Portrait headshot close-up photograph view of Kristin Lindgren-Bruzzone smiling

legal insights

By Kristin Lindgren-Bruzzone

Current legal challenges for schools explained


ost-COVID, attempting to predict the potential legal issues that will arise for TK-12 public education in any given year might be considered a fool’s errand. The myriad issues that affect public education are before every court in the nation, numerous times per year, with resulting decisions that can be contradictory even in the same courthouse.

close cropped view of a young boy looking at his phone while sitting on a bed

It is somewhat easier to predict legislative changes in California because of the makeup of its Legislature, but without that partisan alignment courts are much tougher to crack. However, as I begin my tenure as CSBA’s General Counsel, I will endeavor to use my almost 20 years of experience in education law to help CSBA’s members navigate the ever-changing legal landscape. In that spirit, summarized below are some of the most significant legal issues likely to affect California school districts and county offices of education in 2024.

Social media

The law traditionally lags behind technology, which often leads to litigation. Two areas in which to expect court decisions in the coming year are legal use of social media by board members and litigation against social media companies alleged to have designed their algorithms to target children, thereby causing negative impacts to both children and their schools. As to school board member social media use, in a resounding victory for local educational agency trustees on March 15, the U.S. Supreme Court developed a new and more restrictive test for determining when public officials can be held liable for First Amendment violations related to management of their social media accounts. The Court’s test largely upholds plaintiff’s arguments in O’Connor-Ratliff v. Garnier, a case where CSBA’s Education Legal Alliance (ELA) filed an amicus brief in support of Michelle O’Connor Ratliff, a Poway Unified School District trustee. The U.S. Supreme Court sent O’Connor-Ratliff v. Garnier back to the U.S. Court of Appeals for the Ninth Circuit to reconsider using a new, two-part test. Read more at blog.csba.org/oconnor-ratcliff-v-garnier-decision.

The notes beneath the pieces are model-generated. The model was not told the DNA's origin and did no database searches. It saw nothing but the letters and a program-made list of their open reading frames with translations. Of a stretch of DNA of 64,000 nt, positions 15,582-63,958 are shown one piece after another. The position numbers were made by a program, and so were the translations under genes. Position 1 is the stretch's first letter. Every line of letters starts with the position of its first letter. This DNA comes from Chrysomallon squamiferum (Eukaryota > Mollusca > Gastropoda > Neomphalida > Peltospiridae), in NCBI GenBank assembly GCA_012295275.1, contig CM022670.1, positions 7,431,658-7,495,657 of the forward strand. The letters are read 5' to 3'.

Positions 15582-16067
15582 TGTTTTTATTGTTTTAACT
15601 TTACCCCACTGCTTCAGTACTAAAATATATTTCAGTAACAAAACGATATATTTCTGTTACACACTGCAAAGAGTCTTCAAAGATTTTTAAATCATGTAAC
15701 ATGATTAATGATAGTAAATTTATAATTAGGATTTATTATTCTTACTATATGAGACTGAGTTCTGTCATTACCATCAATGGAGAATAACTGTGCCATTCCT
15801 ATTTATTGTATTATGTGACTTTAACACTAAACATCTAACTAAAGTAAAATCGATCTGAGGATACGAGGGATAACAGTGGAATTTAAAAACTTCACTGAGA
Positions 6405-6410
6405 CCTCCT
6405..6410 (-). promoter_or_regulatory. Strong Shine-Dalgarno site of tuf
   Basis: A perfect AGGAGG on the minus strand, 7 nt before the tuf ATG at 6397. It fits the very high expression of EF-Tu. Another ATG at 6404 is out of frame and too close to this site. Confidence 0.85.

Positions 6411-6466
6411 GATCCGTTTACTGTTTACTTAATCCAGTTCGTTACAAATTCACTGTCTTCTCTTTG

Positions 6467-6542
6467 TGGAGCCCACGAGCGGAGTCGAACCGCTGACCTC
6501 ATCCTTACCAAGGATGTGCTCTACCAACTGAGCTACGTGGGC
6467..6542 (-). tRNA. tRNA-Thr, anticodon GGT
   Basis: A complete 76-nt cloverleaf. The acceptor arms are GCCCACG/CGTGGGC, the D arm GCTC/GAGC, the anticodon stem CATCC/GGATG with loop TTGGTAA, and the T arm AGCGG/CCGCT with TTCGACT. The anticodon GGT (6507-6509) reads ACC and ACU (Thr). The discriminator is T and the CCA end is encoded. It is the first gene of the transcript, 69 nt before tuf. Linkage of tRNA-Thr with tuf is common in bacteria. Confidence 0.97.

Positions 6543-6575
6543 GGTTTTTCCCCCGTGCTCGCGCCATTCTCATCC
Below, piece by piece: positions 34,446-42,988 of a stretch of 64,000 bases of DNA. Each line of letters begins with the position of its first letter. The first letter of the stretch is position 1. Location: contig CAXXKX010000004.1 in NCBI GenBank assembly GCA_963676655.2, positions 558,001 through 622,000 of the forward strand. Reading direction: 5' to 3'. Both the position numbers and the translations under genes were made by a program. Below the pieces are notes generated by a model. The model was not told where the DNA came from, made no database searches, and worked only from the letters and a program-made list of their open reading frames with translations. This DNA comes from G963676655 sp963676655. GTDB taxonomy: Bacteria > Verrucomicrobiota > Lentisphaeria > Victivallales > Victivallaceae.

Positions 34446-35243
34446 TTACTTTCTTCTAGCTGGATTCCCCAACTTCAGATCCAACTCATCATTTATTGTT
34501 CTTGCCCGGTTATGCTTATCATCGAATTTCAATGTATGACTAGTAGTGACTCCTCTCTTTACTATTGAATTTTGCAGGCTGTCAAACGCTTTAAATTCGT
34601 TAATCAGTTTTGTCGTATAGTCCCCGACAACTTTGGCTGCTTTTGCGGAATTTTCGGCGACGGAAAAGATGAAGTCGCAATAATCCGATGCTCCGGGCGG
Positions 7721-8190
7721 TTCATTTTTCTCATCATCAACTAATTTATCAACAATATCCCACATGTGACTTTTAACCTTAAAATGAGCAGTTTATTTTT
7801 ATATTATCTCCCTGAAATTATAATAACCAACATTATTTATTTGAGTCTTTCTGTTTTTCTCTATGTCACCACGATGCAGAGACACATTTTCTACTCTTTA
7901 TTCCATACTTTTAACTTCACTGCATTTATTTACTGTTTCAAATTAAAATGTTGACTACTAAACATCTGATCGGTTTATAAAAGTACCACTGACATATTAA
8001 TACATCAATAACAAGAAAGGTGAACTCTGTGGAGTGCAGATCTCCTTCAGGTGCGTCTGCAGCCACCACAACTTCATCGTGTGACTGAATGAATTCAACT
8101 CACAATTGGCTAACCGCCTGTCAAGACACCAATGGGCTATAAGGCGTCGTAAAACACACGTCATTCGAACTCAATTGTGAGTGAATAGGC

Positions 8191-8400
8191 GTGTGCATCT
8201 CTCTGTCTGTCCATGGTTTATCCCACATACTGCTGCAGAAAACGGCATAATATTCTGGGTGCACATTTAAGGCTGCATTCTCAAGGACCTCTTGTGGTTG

view of a hallway area that shows a clock on the wall, a green/white exit sign showing a figure posed in a run, just below the sign is an open doorway to a restroom

Numerous lawsuits by school districts and county boards of education across the country are pending against tech giants such as TikTok, X (formerly Twitter) and YouTube (Google) seeking injunctive relief to stop these companies from allegedly using their algorithms to target children, as well as to recover money damages to fund measures to address the negative impacts of social media use. The lawsuits allege that the actions of tech companies have created a mental health crisis among schoolchildren, from a significant increase in ADHD diagnoses among children to students taking their own lives. Mental health continues to be a large concern for educators and boards of education, and this is one area that could see judicial action to provide redress to schools and students. Regardless of the outcome, issues relating to social media and its overlap with education and government transparency will continue to arise as technology evolves and changes.

Parental rights